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Sexual Assaults in Military Drop, Reporting Goes Up, Annual Report Reveals

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The past-year prevalence of sexual assault in the military reached a new low in fiscal year 2016, and reporting of such crimes is on the upswing from previous years, Defense Department officials said today.

Defense Department's Sexual Assault Prevention and Response Office logo. DoD graphic
SAPRO logo
Defense Department's Sexual Assault Prevention and Response Office logo. DoD graphic
Photo By: DOD graphic
VIRIN: 150609-D-ZZ999-246

The Annual Report on Sexual Assault in the Military for fiscal year 2016 shows that 4.3 percent of women and 0.6 percent of men said they experienced a sexual assault in the year prior to the force-wide survey. Those numbers are down compared to the fiscal year 2014 figures of 4.9 percent of women and 0.9 percent of men, officials said.

The report shows that in addition to the drop in the estimated total number of incidents via the survey, the portion of those incidents that is reported to DoD authorities has risen. As many as one in three service members reported the incidents in fiscal 2016, compared to one in 14 people ten years ago, they added.

The fiscal 2016 report shows about 14,900 service members indicated they experienced a sexual assault last year, which is 5,400 fewer than the 20,300 victims estimated in 2014.

“We’re encouraged that there was less of this horrible crime in 2016.  However, there are still too many people experiencing a sexual assault,” said Navy Rear Adm. Ann Burkhardt, the director of DoD’s Sexual Assault Prevention and Response Office. “We will continue to provide first-class support to those who have been victimized and further evolve our prevention efforts to stop the crime before it occurs.”

Resounding Message

“Our people have heard the message from their senior leadership that this crime has no place in our military,” SAPRO Deputy Director Nate Galbreath said of the uptick in victim reporting. “We believed 10 years ago that if we built services that gave people confidence they would be supported, more people would report.”

And more men are reporting sexual assault crimes because of strides DoD has made through awareness, he noted.

“Leadership at all levels of the department have been making an effort to let men know we want to hear from them,” Galbreath emphasized. “In the military, sexual assault is something experienced equally by men and women -- there are just as many men as women who experience sexual assault. … Real warriors ask for help when they need it.”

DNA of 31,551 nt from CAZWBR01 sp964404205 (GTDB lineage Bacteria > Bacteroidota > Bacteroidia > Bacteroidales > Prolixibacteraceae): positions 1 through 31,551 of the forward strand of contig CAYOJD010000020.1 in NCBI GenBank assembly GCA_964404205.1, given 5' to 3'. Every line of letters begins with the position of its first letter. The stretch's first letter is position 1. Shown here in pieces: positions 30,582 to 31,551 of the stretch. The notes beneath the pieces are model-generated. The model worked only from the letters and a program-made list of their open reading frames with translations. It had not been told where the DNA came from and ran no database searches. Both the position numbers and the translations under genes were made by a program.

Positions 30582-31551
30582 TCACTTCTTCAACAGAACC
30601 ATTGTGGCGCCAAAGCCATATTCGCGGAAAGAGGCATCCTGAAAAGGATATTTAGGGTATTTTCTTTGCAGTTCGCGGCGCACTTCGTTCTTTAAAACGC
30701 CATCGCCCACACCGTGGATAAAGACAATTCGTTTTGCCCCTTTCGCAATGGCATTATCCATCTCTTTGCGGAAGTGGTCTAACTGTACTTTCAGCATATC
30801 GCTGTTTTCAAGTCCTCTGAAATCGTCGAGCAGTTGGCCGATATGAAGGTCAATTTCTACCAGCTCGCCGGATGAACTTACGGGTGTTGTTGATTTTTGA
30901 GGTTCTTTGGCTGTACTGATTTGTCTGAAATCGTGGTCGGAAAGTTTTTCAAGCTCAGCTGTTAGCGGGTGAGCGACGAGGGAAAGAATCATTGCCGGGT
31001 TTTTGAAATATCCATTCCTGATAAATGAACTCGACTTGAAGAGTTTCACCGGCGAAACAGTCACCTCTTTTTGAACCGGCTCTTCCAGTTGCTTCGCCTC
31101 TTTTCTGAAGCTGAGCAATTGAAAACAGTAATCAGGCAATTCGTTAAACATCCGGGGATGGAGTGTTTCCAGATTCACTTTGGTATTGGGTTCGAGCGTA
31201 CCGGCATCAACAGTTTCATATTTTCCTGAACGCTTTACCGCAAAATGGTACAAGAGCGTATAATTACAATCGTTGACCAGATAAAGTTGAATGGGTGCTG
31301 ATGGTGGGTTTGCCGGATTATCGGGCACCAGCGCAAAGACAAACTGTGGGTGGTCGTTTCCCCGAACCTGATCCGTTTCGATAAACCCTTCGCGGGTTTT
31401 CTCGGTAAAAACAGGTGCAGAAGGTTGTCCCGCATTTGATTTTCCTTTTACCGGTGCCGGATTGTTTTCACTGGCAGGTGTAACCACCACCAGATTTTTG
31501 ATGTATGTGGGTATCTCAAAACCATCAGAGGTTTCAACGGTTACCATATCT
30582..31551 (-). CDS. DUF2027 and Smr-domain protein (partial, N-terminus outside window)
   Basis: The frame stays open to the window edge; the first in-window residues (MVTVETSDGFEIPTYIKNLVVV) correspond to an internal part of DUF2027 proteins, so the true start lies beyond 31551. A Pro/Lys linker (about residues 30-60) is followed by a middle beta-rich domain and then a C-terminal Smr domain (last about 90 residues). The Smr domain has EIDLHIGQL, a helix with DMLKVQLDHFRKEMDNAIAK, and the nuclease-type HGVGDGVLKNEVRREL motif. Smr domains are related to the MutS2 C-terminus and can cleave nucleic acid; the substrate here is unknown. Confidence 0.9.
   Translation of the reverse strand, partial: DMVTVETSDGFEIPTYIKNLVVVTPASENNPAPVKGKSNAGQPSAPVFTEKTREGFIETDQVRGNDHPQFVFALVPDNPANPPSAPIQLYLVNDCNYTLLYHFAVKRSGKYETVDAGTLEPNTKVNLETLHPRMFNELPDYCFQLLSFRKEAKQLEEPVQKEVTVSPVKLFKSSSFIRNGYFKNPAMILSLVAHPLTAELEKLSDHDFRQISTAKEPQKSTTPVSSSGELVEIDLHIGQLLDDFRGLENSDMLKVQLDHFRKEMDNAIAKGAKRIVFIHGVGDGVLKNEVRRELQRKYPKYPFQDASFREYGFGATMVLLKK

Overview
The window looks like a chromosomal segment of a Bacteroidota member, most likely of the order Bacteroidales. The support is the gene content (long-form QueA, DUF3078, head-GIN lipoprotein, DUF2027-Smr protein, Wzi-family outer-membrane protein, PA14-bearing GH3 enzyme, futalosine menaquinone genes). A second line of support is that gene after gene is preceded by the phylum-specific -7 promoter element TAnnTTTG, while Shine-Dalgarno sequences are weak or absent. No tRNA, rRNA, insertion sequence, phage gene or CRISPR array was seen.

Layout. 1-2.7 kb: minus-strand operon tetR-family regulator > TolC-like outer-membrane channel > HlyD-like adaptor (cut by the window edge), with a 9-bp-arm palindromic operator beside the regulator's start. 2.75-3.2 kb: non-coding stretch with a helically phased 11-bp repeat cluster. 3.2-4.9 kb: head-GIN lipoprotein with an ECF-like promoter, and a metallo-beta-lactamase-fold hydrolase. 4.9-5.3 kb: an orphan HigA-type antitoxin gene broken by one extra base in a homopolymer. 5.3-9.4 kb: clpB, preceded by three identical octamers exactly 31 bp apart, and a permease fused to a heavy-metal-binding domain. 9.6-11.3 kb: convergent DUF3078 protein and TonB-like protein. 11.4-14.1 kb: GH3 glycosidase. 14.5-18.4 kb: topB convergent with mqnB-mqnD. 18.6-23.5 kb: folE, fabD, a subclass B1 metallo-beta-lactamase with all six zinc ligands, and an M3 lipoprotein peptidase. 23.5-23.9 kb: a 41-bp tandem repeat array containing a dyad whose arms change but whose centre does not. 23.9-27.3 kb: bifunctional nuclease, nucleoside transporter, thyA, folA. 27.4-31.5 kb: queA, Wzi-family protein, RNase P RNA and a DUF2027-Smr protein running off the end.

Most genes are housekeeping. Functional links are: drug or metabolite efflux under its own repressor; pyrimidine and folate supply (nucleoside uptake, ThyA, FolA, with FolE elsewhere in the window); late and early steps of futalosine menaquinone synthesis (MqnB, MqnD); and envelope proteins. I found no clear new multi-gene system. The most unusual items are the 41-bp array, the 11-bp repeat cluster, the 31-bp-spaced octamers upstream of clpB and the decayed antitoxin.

While force-wide surveys in DoD are voluntary, more than 735,000 active-duty service members were invited to take the fiscal 2016 survey, and 24 percent of those invited replied, Galbreath noted.

“That kind of response gives us a lot of precision and confidence in our results,” he said. “Our surveys are designed so that the results represent the entire force. This is how we know that about 14,900 active duty men and women experienced a sexual assault in 2016 -- down from some 20,300 in 2014, and way down from about 34,000 in 2006 when we first started.”

DoD Supports Victims

Service members who made a sexual assault report and participated in the military justice system said in the Military Investigation and Justice Experience Survey that they received solid support, the deputy director said.

“We are very lucky to hear from a small, but important, group of military members who take our [survey],” he added. “They’ve told us that they get great support from our special victims counsel -- their lawyers -- as well as from their victim advocates and sexual assault response coordinators.

“Three-quarters of these service members who’ve been through the justice process would recommend that other service members make a report,” he continued. “If anyone is wondering whether they should come forward, I hope they take this advice.”

Prevention is the key in the way ahead to further reduce the occurrence of sexual assault and increase reporting, Galbreath said.

“If we expect prevalence rates of sexual assault to decrease in the future, we will need to get after the prevention of co-occurring misconduct like sexual harassment, hazing and alcohol misuse,” he said. “We have plans in the works to collaborate with our counterpart organizations across the DoD to press forward together.”

DoD’s Safe Helpline is anonymous and offers support for sexual assault survivors in the military at or by phone at 877-995-5247.

(Follow Terri Moon Cronk on Twitter: @MoonCronkDoD)

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